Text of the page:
Once applicable activities and an accounting framework have been selected,
it is necessary to determine which carbon related to these activities will be
counted in determining Parties' compliance with their Kyoto commitments. This
section introduces the concept of baselines-which can be used, if desired, to
adjust carbon stock accounts to discriminate between the effects of LULUCF activities
and other factors as well as to factor out the effects of business-as-usual
and activity undertaken prior to 1990.
Baselines are the reference scenario against which a change in GHG emissions
or removals is measured. There are many options for baselines, including the
stock change that would have resulted from "business-as-usual" activities; the
stock change that would have resulted from the continuation of current or 1990
activity levels; the stock change that would result in the absence of active
management; performance benchmarks or standard management practices; or the
rate of change of stocks in 1990.
Baselines could be set at a national, regional, or project level. National
baselines presumably would be developed from analysis of regional trends and
practices and could be based on a combination of measurements on control plots
and models. Regional baselines could also be used as a constraint on the baselines
for projects within the region. If national baselines were developed using a
standardized methodology and agreed upon at the international level (e.g., by
the COP), the design of incentives for individual landowners to enhance carbon
sequestration could be purely a matter of domestic policy in each country.
Baselines need not necessarily be derived solely from observed trends and practices
in a given country or region. Internationally agreed performance benchmarks
have also been suggested as a means for establishing objective baselines (Lazarus
et al., 1999). For example, certain practices could be considered "standard
management practice," and baselines might be set to reflect the level of carbon
sequestration that would occur if these practices were universally applied.
Credit would then be available only to the extent that there was an improvement
compared to the results of applying these standard practices. The applicability
of this approach to the LULUCF sector is unclear, however, because there is
no set of internationally agreed "standard management practices," and such practices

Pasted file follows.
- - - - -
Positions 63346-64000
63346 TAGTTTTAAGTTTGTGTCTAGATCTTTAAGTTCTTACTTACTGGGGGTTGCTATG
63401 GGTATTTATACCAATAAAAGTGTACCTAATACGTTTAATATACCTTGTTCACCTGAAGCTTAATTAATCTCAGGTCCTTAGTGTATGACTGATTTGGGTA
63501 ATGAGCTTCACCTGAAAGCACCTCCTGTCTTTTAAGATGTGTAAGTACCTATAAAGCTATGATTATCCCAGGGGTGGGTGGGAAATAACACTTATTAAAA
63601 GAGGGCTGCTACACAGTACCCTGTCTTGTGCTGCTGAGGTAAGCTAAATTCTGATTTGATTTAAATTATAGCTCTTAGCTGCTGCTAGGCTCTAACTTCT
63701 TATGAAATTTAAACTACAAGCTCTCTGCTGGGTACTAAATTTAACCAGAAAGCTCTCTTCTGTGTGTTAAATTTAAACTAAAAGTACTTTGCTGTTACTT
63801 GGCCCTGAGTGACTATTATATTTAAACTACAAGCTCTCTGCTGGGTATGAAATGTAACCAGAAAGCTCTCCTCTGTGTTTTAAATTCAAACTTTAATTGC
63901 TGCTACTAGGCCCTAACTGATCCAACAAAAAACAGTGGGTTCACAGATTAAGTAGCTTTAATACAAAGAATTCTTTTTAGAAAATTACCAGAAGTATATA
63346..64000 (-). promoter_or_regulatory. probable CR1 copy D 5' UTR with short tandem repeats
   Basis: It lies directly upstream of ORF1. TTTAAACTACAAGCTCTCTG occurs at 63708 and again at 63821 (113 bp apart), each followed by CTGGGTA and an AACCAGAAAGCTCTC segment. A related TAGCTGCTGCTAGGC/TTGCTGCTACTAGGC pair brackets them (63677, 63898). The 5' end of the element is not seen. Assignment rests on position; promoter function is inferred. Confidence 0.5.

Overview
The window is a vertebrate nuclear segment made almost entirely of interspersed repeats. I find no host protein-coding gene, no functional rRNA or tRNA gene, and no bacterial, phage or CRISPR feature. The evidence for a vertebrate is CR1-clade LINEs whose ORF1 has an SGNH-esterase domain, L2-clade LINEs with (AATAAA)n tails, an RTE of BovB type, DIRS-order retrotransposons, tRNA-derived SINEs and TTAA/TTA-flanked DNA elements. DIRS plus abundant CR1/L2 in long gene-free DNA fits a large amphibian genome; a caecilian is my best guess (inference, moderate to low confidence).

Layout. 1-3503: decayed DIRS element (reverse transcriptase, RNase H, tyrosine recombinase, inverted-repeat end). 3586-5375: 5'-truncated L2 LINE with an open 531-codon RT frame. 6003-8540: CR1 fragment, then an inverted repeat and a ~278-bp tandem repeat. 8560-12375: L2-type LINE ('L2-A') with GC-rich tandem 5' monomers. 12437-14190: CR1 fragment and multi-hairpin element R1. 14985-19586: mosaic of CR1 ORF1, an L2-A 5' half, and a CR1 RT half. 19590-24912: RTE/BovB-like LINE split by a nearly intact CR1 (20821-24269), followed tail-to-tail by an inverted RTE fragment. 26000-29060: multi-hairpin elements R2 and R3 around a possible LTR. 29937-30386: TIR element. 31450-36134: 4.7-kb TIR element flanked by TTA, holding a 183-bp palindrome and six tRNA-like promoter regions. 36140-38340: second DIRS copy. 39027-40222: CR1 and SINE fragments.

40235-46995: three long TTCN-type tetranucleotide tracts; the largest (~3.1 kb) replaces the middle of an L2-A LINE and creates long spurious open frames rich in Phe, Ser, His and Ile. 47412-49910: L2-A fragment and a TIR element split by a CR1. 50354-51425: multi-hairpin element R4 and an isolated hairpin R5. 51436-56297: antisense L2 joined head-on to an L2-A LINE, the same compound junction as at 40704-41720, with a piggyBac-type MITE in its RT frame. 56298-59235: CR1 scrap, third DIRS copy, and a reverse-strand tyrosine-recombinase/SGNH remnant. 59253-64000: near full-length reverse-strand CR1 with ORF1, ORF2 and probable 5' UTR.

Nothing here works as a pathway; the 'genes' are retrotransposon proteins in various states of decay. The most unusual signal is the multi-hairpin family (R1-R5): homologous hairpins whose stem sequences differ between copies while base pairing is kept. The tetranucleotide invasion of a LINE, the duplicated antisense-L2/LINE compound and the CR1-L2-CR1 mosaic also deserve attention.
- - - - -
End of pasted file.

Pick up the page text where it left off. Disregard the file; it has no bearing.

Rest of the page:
may be difficult to define for the wide variety of situations that will be encountered
in the field.
Baselines can be reflected in the adjustment terms of the accounting equations
presented in Table 2-3, if the Parties so decide.
In the land-based rule, the baseline stock change may be subtracted from the
gross change in carbon stocks during the commitment period on land included
in the system. Similarly, in the activity-based rule a baseline area subject
to the activity under business-as-usual might be subtracted from the total area
where the activity takes place during a commitment period. In addition, the
impact of the activity per unit area may implicitly be calculated relative to
a baseline representing the absence of that activity.
Key policy questions that could be addressed through the use of appropriate
baselines are as follows:
- Will the accounting system include adjustments for the effect of non-human-induced
- Will the accounting system include adjustments for the effect of business-as-usual
- Will the accounting system be adjusted for the effect of activities undertaken
prior to 1990?
These questions may be addressed differently for ARD activities, Article 3.4
activities, and projects. Decision 9/CP.4 requires accounting for ARD activities
as changes in stock during the commitment period without making reference to
a baseline stock change (suggesting that the baseline adjustment term may be
zero for Article 3.3 accounting). Articles 6 and 12, on the other hand, require
that credit be based on benefits that are "additional" to what otherwise would
have occurred, implying the use of a "business-as-usual" baseline. Project developers
therefore have had to develop methods to define "business-as-usual" baselines.
A more detailed discussion of these methods appears in Chapter
5. Article 3.4 requires the COP to "decide upon modalities, rules, and guidelines
as to how" additional activities will be included. Thus, the Parties must decide
whether to require a baseline and, if one is required, how it should be calculated.
If the Parties determine that such a baseline requirement is not relevant to
Article 3.4, the baseline adjustment term can be set to zero in the accounting
The following three sections provide additional information to guide decisions
regarding each of the policy questions relevant to the use of baselines. Distinctions
are made between ARD activities, Article 3.4 activities, and projects where
appropriate. More details related to each of these types of activity appear
in subsequent chapters.